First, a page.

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Please feel free to discuss any aspect of 1/72 scale plastic figures, not simply Strelets.
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vlnikolic, I can understand your anxiety about white (wood) glue. I was also skeptic when I was first told about it. But I tried it out many years ago, and now have no regrets. My figures keep their paint on after over a decade. Some use to apply another coat of thinned whiteglue instead of varnishing. I do not do either. Have read that in some cases of applying whiteglue AFTER painting, some figures can take a yellowish tint after several years.
For five years or so, I do not brush primer anymore. Grey spray, Humrol primer. Result is better than brush. And much quicker. Grey shows the details on the figures very well, details you hardly saw before priming. White primer and the painting over will need to be done in several layers, because there is a problem with homogeneity of paint. Black primer and the painted figures will look to dark. I tried several spray primers: Rustoleum, Tamyia, one for RC cars. One gave too thick layer, one was too sticky...
Enamels stick to plastic better than acrylics. Some painting with enamels have perfect results without whiteglue. But my favorite paints now are acrylics (I had used enamels before) and the favorite brand Vallejo.
Get back to us on your progress. As they say: different strokes for different folks.
Paint that bonds to a surface sounds good. All those superb tank and aircraft modellers who go to great trouble to show chips and abrasions on the paint surface show that in real life paint doesn't bond to a surface.
Everybody has their favourite recipe but the key is to have lots of thin layers of stuff so PVA glue etc are all good and with adequate drying time between coats or layers (days not minutes). The first layers should be matt as they have marginally better adhesive qualities (irregular surface structure) but then painters and decorators have done this for years on woodwork- 1. primer (matt), 2.undercoat(matt),3. the colour coat (gloss or semi gloss), 4. varnish coat(gloss) and so have the great artists with their masterpieces.
I watched a TV programme on the building of the 35 mile long NEAT* Gotthard Base tunnel which opens in June of this year and was surprised how many times those clever engineers found solutions from the past. With 35 miles to tunnel re inventing the wheel was not an option. I like the idea of the try outs on the sprues but then give the research some breadth and plunder history a bit and read a bit more on what processes are taking place. Watching and reading about how paint dries sounds a bit existential but in this instance could reduce the number of painted sprue duplicates and make them a bit more worthwhile to test ideas. Zinc Chromate was/still is used to prime aircraft parts-Rust-oleum?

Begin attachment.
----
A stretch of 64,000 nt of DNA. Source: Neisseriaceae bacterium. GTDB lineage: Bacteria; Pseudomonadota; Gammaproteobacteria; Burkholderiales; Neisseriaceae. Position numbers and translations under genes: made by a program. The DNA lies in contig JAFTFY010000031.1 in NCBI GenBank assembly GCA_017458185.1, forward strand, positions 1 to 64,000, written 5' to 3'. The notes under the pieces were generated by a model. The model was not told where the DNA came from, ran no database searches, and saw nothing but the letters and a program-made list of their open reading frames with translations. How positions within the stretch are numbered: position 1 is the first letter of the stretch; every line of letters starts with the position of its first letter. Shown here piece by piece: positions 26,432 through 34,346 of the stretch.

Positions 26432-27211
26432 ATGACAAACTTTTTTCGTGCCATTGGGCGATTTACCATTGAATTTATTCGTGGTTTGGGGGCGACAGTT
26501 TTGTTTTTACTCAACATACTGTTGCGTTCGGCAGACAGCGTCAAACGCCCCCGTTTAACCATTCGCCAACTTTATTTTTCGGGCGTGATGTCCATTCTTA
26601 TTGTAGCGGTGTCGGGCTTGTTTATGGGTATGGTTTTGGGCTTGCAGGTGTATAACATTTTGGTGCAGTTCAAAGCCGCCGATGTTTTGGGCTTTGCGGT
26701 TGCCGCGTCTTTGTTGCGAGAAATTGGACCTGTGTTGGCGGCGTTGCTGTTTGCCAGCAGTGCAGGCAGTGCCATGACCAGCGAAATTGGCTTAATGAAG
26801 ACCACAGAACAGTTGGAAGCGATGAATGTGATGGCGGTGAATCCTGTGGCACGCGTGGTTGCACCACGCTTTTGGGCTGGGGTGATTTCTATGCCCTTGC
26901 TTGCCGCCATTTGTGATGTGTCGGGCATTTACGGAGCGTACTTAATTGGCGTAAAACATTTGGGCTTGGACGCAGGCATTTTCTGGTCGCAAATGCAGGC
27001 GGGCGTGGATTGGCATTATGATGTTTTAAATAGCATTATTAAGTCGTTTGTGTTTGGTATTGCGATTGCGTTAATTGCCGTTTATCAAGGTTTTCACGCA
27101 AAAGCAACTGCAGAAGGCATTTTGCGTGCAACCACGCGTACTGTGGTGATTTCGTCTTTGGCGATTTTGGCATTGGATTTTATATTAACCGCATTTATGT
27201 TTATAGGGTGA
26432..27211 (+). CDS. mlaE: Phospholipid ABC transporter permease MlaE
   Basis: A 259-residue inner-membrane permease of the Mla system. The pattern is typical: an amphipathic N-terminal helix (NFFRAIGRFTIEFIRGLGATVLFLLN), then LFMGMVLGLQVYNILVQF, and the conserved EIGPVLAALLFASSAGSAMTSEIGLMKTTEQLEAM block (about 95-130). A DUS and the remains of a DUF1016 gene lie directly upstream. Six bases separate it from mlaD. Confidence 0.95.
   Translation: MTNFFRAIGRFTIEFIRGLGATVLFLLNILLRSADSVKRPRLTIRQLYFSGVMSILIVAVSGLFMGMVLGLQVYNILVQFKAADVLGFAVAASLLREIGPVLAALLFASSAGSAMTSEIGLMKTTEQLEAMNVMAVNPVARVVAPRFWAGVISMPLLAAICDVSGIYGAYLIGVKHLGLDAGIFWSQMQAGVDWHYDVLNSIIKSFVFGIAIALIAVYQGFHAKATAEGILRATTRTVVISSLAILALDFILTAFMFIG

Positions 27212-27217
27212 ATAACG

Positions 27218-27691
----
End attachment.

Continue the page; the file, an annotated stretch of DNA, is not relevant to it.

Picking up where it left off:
Hobbies are a bit hit and miss and I have bits of polyethylene in the shape of figures that I painted with poor paint, not primed or washed or anything that have paint coatings as fresh as they were applied 50 years ago with my greasy crisp flavoured hands. A bit hard to replicate now but rapidity and enjoyment were the main considerations then.
Finally aerosols are fine but an airbrush produces a finer spray at a higher constant pressure and that is why they are used commercially. If the figure batches are small then two minutes spraying and 20 minutes cleaning with the airbrush seems a winning argument for the aerosol.
*new trans Alpine rail link -Neuen Eisenbahn-Alpentransversalen
Just bought Norman Cavalry. Where can I find painting details for this and other Strelets. Thanks!
Try spraying it with Plastidip transparent spray after the painting is done. It's transparent rubber that prevent chipping/flaking. I've been using it for year, without it I would not be able to paint soft plastic minis.
After this a layer of matte varnish is recommended as it's pretty shiny.